Greetings again from the darkness. Should I stay or should I go? Only it’s not really your choice. Some bizarre ritual, or rite of passage (or no passage), is held to determine whether one is selected to venture into the world, or instead resigned to remaining a local forever.
We first see the teens clumped in their cliques, nervous energy palpable on the screen. Anxiety is prevalent but we aren’t exactly sure why. Slowly each of the young folks makes their way to Monty’s Deli – only, contrary to the title, it’s not for the ham on rye. The typical awkward teenage social event is underway, only there is more at stake here than who will dance with who.
Director and writer Tyler Taormina and co-writer Eric Berger have delivered a scathing commentary not just on the suburbs, but of the realities faced by high schoolers all over. In every home town, some kids head off to college or off into the world in some other manner, while another group gets “left behind”. What follows is a gap or void between those who leave and those who remain. In the film, the void even exists within families.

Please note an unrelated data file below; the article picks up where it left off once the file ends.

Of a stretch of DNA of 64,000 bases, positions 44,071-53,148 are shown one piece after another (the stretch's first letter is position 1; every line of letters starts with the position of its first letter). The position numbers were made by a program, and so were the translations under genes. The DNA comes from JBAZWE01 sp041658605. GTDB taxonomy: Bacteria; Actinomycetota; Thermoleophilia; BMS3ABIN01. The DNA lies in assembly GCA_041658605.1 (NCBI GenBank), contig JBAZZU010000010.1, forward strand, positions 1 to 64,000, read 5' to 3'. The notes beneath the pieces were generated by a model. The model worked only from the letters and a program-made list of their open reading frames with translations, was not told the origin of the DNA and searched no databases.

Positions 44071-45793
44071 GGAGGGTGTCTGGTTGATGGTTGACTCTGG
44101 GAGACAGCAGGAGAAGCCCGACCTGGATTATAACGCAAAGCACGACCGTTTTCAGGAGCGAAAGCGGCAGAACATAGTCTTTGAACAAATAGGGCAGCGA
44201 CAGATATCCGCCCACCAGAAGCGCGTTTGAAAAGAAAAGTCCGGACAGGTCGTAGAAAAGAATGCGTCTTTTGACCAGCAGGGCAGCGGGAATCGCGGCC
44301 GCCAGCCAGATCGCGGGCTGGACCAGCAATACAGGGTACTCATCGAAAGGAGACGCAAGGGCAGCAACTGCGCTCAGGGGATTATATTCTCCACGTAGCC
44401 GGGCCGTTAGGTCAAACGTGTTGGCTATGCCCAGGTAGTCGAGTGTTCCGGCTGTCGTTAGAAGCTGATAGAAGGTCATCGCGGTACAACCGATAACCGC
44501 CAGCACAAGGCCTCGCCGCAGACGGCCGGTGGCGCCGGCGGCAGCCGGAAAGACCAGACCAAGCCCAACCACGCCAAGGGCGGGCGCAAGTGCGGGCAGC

The film opens and closes with sequences in the community park. Young kids are quite normal – running, jumping and laughing. The older adults seem to be merely existing. There is an almost supernatural approach here by the filmmaker, but it does beg the question … how much control do we have over our fate at that age, and are we accepting of our lot? Pretty interesting fodder for discussion.
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